The rate at which soils reach a new chemical and morphological equilibrium in post-breach brackish estuary restoration sites is unknown. We hypothesize that transition of soils from freshwater, aerobic to brackish, anaerobic systems triggers the inflection point at which restored sites support target resources and functions.

Project Reports

FY15 Project
Monitoring Ecosystem Response to Restoration and Climate Change in the Snohomish River Estuary & Evaluating the Use of Beaver Relocation as an Ecosystem Tool in Headwater Steams of the Snohomish River Basin

Project Summary

The Tulalip Tribes will engage in two projects: (1) continuing to support Snohomish River estuary-wide biological monitoring with particular emphasis on physical and water chemistry.  Scientific information that provides foundational understanding of this ecosystem and its response to management actions (e.g., restoration) and anthropogenic alteration (e.g. climate change) is critical for adaptive management; (2) monitoring hydrologic conditions and flows on the Tulalip Reservation, which is critical to help assess climate change impacts and to project water use, availability, and surface water budgeting needed to manage water resources; and (3) assess observed ecological benefits to identify the value of reintroducing beavers into unoccupied forested areas. Project goals include monitoring ecological impacts of beaver relocation, and evaluating relocation strategies.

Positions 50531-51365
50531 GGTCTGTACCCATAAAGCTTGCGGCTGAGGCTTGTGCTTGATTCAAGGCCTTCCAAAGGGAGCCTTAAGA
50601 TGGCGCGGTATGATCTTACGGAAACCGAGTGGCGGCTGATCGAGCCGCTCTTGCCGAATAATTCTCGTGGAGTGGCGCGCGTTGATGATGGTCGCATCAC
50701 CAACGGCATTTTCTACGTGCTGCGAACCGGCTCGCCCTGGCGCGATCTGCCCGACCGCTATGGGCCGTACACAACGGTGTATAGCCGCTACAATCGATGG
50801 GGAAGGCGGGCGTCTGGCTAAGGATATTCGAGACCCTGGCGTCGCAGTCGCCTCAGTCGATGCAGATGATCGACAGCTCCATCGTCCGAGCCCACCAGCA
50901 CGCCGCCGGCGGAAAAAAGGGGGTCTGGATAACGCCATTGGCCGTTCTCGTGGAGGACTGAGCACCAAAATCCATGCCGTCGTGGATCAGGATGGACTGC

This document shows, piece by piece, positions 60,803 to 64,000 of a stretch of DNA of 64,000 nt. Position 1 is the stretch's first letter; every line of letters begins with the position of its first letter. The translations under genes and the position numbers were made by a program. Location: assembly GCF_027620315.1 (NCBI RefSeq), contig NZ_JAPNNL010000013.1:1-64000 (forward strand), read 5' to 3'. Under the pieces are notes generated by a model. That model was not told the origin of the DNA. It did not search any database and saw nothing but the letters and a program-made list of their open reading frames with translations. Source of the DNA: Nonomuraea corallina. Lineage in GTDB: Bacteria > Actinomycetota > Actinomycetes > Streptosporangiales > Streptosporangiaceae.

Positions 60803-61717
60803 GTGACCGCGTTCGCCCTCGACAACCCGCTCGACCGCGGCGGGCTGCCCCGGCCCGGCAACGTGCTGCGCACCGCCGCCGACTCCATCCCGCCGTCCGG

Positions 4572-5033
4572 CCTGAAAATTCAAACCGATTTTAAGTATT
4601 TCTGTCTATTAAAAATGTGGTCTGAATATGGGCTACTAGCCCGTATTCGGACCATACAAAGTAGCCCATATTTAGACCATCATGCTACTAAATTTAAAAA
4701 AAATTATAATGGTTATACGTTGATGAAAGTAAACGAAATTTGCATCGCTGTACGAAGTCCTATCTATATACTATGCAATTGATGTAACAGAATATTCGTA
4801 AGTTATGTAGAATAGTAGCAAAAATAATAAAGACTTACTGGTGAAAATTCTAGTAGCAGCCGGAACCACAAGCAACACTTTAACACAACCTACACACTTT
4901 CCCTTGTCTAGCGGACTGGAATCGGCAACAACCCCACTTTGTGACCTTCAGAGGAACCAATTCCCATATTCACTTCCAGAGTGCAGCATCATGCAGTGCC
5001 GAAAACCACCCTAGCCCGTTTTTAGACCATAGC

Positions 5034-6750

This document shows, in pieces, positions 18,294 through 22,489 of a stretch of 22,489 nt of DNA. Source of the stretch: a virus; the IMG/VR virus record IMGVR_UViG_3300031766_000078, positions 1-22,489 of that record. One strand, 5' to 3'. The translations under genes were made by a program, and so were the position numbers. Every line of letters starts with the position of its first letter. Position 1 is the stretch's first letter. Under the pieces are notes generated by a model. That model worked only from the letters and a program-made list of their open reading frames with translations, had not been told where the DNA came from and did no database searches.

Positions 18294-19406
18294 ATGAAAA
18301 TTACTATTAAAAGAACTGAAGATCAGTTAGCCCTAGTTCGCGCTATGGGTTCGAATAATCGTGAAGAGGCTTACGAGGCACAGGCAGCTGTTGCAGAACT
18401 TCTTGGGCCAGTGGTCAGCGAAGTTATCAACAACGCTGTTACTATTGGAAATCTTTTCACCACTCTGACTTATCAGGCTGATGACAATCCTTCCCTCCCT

Project Reports

FY14 Project
Monitoring Ecosystem Response to Restoration and Climate Change in the Snohomish River Estuary & Monitoring Water Resources on the Tulalip Reservation

Project Summary
The Tulalip Tribes will engage in two projects: (1) continuing to support Snohomish River estuary-wide biological monitoring with particular emphasis on fish and zooplankton assemblages and genetic assessment of DNA samples to assess salmonid origin and stock contribution (Skykomish vs. Snoqualmie vs. out of basin). Scientific information that provides foundational understanding of this ecosystem and its response to management actions (e.g., restoration) and anthropogenic alteration (e.g., climate change) is critical for adaptive management; and (2) monitoring hydrologic conditions and flows on the Tulalip Reservation, which is critical to help assess climate change impacts and to project water use, availability, and surface water budgeting needed to manage water resources.

Project Reports

FY13 Project
Monitoring Ecosystem Response to Restoration and Climate Change in the Snohomish River Estuary; Evaluating the Use of Beaver Relocation as an Ecosystem Tool in Headwater Steams of the Snohomish River Basin; Support and Analysis of Pilot Study for EPA Triple Value Simulation Project for the Snohomish and Stillaguamish Basins.

Project Summary